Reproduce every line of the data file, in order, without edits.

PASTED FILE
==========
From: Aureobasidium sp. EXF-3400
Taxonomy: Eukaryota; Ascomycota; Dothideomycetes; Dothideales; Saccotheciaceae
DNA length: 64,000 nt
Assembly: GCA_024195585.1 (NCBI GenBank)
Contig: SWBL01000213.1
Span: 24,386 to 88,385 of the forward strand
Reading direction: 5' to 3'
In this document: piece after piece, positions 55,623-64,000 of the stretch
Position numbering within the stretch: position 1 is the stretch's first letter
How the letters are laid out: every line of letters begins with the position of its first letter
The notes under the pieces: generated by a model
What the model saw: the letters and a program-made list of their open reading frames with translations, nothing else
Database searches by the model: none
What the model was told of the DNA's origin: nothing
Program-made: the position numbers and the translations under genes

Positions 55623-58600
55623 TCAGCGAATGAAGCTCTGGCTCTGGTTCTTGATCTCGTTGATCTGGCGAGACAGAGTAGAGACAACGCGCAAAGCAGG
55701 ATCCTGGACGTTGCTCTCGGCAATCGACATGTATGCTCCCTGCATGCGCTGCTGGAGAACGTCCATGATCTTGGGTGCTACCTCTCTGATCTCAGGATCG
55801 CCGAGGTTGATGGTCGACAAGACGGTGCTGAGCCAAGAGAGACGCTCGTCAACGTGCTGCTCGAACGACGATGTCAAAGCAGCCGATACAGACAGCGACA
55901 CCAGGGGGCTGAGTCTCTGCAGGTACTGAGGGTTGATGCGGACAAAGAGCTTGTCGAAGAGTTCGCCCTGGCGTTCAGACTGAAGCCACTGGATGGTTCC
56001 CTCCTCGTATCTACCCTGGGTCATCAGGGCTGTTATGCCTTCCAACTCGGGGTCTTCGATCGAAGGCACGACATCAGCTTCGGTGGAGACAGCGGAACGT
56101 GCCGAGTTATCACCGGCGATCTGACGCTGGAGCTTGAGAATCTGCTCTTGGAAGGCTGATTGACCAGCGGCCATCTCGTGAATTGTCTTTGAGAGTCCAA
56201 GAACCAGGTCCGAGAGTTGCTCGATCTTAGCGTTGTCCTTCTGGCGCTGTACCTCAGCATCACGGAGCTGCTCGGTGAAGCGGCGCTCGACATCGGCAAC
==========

From: Aureobasidium sp. EXF-3400
Taxonomy: Eukaryota; Ascomycota; Dothideomycetes; Dothideales; Saccotheciaceae
DNA length: 64,000 nt
Assembly: GCA_024195585.1 (NCBI GenBank)
Contig: SWBL01000213.1
Span: 24,386 to 88,385 of the forward strand
Reading direction: 5' to 3'
In this document: piece after piece, positions 55,623-64,000 of the stretch
Position numbering within the stretch: position 1 is the stretch's first letter
How the letters are laid out: every line of letters begins with the position of its first letter
The notes under the pieces: generated by a model
What the model saw: the letters and a program-made list of their open reading frames with translations, nothing else
Database searches by the model: none
What the model was told of the DNA's origin: nothing
Program-made: the position numbers and the translations under genes

Positions 55623-58600
55623 TCAGCGAATGAAGCTCTGGCTCTGGTTCTTGATCTCGTTGATCTGGCGAGACAGAGTAGAGACAACGCGCAAAGCAGG
55701 ATCCTGGACGTTGCTCTCGGCAATCGACATGTATGCTCCCTGCATGCGCTGCTGGAGAACGTCCATGATCTTGGGTGCTACCTCTCTGATCTCAGGATCG
55801 CCGAGGTTGATGGTCGACAAGACGGTGCTGAGCCAAGAGAGACGCTCGTCAACGTGCTGCTCGAACGACGATGTCAAAGCAGCCGATACAGACAGCGACA
55901 CCAGGGGGCTGAGTCTCTGCAGGTACTGAGGGTTGATGCGGACAAAGAGCTTGTCGAAGAGTTCGCCCTGGCGTTCAGACTGAAGCCACTGGATGGTTCC
56001 CTCCTCGTATCTACCCTGGGTCATCAGGGCTGTTATGCCTTCCAACTCGGGGTCTTCGATCGAAGGCACGACATCAGCTTCGGTGGAGACAGCGGAACGT
56101 GCCGAGTTATCACCGGCGATCTGACGCTGGAGCTTGAGAATCTGCTCTTGGAAGGCTGATTGACCAGCGGCCATCTCGTGAATTGTCTTTGAGAGTCCAA
56201 GAACCAGGTCCGAGAGTTGCTCGATCTTAGCGTTGTCCTTCTGGCGCTGTACCTCAGCATCACGGAGCTGCTCGGTGAAGCGGCGCTCGACATCGGCAAC